An African American is being inaugurated President on Martin Luther King Day. Americans should never be complacent about that. This President certainly isn’t going to have it easy as the first fight of the year is the debt ceiling where the GOP has fired the first shot for a three-month extension. We are not going to get into a blow by blow, but we are going to follow whether the bears play volleyball on each twist and turn.
There’s been a lot of noise coming out of the gold market as people seem to think it's set to rally. I’m not as sure as every turn higher is greeted with hope and optimism. A bull would prefer a stealth move. It’s off to a decent start up but has serious resistance to about $1,720 and it’s not a given that it will break through. The Greenback is also attempting a breakthrough, so both of them are not likely to do it. So if gold and the dollar are in a stalemate, which is going to play tiebreaker?
Perhaps the chart of the week comes from Europe. As we know the European indexes have been leading to the upside and given us an important violation of the October time windows, which has led to breakthrough for not only the Russell 2000 but last week the SPX that is at a post-financial crash high. It’s an important signpost if you are considering the new secular bull market case. But Germany had a tough week. Overall, Europe looks decent except for Germany, which for whatever reason is flat and it has made some people nervous. The economy shrank by 0.5% after a meager gain of 0.7% the quarter before, which means GDP for the whole year was just 0.7%. But the DAX was flat while the FTSE and CAC made new highs. The week started out good, so we can expect more of the same over here. While we are looking at numbers here’s what’s happening on our side of the pond.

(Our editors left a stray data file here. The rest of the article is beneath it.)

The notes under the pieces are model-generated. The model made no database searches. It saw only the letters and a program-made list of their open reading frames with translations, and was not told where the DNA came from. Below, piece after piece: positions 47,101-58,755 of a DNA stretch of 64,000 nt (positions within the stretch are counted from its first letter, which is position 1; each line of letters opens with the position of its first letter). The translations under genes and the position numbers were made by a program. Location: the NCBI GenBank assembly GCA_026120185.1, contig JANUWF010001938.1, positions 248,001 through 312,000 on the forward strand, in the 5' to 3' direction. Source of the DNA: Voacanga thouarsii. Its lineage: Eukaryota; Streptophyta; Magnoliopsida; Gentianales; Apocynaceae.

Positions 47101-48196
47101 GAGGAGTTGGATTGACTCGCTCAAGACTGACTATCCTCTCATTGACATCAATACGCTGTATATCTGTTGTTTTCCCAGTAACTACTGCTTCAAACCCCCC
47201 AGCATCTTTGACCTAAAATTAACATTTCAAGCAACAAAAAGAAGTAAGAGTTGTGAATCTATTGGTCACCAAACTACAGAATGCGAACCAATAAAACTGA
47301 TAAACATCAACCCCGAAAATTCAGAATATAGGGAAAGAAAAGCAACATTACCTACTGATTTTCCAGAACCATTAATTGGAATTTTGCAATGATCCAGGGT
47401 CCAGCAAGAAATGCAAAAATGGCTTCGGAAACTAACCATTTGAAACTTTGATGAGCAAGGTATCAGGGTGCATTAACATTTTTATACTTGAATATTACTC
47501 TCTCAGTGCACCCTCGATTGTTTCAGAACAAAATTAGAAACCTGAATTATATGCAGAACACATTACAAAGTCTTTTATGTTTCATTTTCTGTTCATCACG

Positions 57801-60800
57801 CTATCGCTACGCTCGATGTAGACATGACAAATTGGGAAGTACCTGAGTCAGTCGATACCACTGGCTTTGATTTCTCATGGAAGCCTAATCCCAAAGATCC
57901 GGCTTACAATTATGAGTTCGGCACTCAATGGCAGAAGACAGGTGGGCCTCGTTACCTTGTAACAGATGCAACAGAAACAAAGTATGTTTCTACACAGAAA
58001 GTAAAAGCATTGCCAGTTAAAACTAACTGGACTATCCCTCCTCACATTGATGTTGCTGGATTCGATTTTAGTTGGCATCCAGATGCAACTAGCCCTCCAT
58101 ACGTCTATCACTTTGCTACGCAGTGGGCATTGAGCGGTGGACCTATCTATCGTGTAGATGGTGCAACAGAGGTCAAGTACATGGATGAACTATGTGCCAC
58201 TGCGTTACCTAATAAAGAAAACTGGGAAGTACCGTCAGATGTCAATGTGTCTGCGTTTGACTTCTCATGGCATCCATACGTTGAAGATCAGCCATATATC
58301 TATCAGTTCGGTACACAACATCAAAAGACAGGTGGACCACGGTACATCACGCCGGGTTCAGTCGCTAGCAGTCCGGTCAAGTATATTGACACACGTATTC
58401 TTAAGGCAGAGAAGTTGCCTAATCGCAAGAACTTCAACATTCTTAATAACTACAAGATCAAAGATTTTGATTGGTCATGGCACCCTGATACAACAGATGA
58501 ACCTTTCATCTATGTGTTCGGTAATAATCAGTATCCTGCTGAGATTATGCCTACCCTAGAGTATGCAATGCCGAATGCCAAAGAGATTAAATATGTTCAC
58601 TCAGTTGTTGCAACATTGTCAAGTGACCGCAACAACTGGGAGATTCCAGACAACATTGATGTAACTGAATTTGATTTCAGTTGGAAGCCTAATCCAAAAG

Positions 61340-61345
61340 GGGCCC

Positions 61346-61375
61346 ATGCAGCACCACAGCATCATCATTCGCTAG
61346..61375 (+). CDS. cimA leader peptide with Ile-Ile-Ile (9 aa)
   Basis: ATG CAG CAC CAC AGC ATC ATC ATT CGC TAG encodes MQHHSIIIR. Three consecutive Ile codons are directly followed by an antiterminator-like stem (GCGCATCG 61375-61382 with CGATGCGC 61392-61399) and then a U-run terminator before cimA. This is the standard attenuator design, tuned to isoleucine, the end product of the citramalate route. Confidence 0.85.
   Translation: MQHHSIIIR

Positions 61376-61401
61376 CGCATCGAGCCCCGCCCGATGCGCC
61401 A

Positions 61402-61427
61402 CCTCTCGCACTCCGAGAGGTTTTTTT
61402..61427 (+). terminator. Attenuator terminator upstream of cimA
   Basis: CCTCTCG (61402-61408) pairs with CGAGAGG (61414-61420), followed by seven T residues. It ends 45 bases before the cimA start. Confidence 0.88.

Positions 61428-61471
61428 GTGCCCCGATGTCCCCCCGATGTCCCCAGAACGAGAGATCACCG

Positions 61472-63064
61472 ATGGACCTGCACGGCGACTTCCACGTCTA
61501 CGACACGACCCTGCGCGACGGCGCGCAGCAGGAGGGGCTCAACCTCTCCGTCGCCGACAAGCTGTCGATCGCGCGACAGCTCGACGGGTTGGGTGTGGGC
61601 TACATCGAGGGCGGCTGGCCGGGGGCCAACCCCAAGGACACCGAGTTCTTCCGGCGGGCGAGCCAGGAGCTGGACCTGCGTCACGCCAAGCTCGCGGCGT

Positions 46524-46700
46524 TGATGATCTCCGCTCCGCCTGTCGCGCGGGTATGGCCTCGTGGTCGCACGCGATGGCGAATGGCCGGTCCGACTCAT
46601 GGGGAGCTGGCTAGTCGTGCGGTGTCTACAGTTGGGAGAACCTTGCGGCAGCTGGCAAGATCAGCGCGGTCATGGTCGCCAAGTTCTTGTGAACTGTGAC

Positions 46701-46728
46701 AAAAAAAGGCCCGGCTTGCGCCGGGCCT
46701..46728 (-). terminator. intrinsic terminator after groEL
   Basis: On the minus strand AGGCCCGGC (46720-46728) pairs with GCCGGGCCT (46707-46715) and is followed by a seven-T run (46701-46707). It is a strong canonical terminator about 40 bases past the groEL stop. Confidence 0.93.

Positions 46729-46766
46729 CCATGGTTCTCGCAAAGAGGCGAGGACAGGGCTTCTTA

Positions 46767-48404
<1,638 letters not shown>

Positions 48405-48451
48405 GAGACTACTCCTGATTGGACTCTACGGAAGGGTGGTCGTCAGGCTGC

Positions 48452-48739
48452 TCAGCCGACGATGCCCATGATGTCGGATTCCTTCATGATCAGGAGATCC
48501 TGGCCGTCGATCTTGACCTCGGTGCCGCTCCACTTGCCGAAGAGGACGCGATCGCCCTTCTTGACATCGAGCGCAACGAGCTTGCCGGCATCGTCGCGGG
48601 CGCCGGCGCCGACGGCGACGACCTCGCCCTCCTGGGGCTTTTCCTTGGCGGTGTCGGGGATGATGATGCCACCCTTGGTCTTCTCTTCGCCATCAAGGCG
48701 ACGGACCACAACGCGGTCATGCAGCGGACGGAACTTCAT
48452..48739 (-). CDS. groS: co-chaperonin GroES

Consumer sentiment came in at 71.3 as opposed to 72.9 from the month before; this is the lowest reading in a year. The Philly Fed numbers for the Mid-Atlantic region really dropped from 4.6 to -5.8. But the market didn’t get hit. These are the lousiest numbers we’ve had in a while but the stock market doesn’t represent it. The reason for these numbers is blamed on the Fiscal Cliff negotiations, which hampered confidence.
And these markets are at new highs? Folks, I have to tell you that if these markets are at new highs with such terrible numbers that could only mean one of two things. First, it means we are climbing a wall of worry and the better economic times are six months out because the market is an economic leading indicator. However, what concerns me is the paltry German number after a good market year. True, we are a year out of an extreme crisis and these numbers reflect the pullback in April and May, not to mention the 4th quarter of 2011. But one would think the numbers should be better. So the United States and Europe each have different issues but similar results when it comes to economic numbers.